Weight of the world: openly gay Chris Morgan hopes to win a world weight-lifting title.
At the end of November the 32-year-old will become the first openly gay man to compete in the world championship final of the World Drug-Free Powerlifting Federation. The brawny 165-pounder, who goes by the Internet nickname Chunky Muscle, says he's "put together with nuts and bolts for joints and big guns for quads." Straight guys ask him how much he guys ask if he could bench-press them. Americans think he's a curiosity. Morgan's not sure if it's his accent, his sport, or his build.
In the championship, to be held in Atlanta, he wants to lift a personal best, challenge homophobia, and get rid of stereo types, like the one about gay men being lousy at sports, especially strength training. "We all try to make a difference in our own way," he says. "When I am there, standing with the strongest men in the world, I'm demonstrating that we are as equal as anybody, that we can compete with anybody. In Atlanta I am going to give the performance of my life."
Morgan's life hasn't always been this focused. Currently a financial adviser by day, he played competitive rugby until the early 1990s, when he was permanently sidelined by injuries. Not only was his body damaged, he was also ending a relationship with a woman and coming to terms with his sexuality. (He is currency single and jokes that he's married to weight lifting.) "My coming-out coincided with when I lost my sports career, and I sort of exchanged being a first-class athlete for the club scene," he remembers.
But then in January 1998 came that casual conversation at the London gym that sent Morgan in a new direction. He decided to compete in the 1998 Gay Games in Amsterdam and took home a silver medal. He returned to the 2002 Gay Games in Sydney to set records for the squat, the dead lift, and total pounds lifted. He won gold.
By the time he left Sydney he was confident that he could become an elite athlete and win at the world level. As an openly gay power lifter he had few peers, but he had gained serf-assurance. "The validation Chris got at the Gay Games was 'My God, this guy has got something, this guy could be something,' " says Gene Dermody, a Federation of Gay Games spokesman who is a wrestler and former coach.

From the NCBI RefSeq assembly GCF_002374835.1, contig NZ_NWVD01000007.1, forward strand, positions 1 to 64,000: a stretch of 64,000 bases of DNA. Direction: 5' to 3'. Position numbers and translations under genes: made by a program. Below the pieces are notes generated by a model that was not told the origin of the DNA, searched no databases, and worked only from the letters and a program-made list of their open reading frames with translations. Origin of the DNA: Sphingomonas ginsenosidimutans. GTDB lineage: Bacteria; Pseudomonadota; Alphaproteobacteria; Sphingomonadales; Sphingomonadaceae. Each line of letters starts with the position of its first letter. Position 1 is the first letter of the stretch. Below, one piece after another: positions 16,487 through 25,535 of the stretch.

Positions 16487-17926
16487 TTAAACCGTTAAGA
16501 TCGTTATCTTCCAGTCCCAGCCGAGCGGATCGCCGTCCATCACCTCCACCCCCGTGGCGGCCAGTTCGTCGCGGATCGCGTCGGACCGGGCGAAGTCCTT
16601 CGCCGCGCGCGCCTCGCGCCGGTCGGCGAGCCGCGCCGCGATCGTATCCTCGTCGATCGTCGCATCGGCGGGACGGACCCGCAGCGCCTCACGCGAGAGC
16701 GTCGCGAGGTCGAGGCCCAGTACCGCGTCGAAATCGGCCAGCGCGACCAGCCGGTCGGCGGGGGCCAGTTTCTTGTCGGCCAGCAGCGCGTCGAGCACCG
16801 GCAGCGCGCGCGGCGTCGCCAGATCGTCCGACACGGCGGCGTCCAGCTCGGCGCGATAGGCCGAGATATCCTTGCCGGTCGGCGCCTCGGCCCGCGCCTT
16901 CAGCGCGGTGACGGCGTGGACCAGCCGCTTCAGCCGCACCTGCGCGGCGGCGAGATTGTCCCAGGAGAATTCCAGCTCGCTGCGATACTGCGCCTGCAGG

Morgan returned to the basics, to the system that led to his victory in Amsterdam. He began to advance. In the world of power lifting there are four primary international organizations. Morgan thinks "people who take performance-enhancing drugs in sport are cheats, simple as that." So he competes in the World Drug-Free Powerlifting Federation, where he has achieved number 1 status in London and the number 2 rank in the United Kingdom.
He also is number 1 in London and in the top 5 in England in the British Weight Lifters Association. Morgan's personal bests are a 513-pound squat, 254-pound bench press, and 557-pound dead lift. Quite the heavy loads. The power to hoist such weight is not all brute strength--though physical force is crucial. "I think lifting is 50% in the mind and 50% in the muscle," Morgan says. "You have to be able to recruit both to succeed. It is no good being a strong person if your mind can't muster the mental strength to move your muscles. No, it is not always the strongest man who wins. Sometimes the clever man wins."
Neff is the managing editor of the Chicago Free Press.
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|Title Annotation:||Sports; World Drug-Free Powerlifting Federation|
|Publication:||The Advocate (The national gay & lesbian newsmagazine)|
|Date:||Nov 23, 2004|
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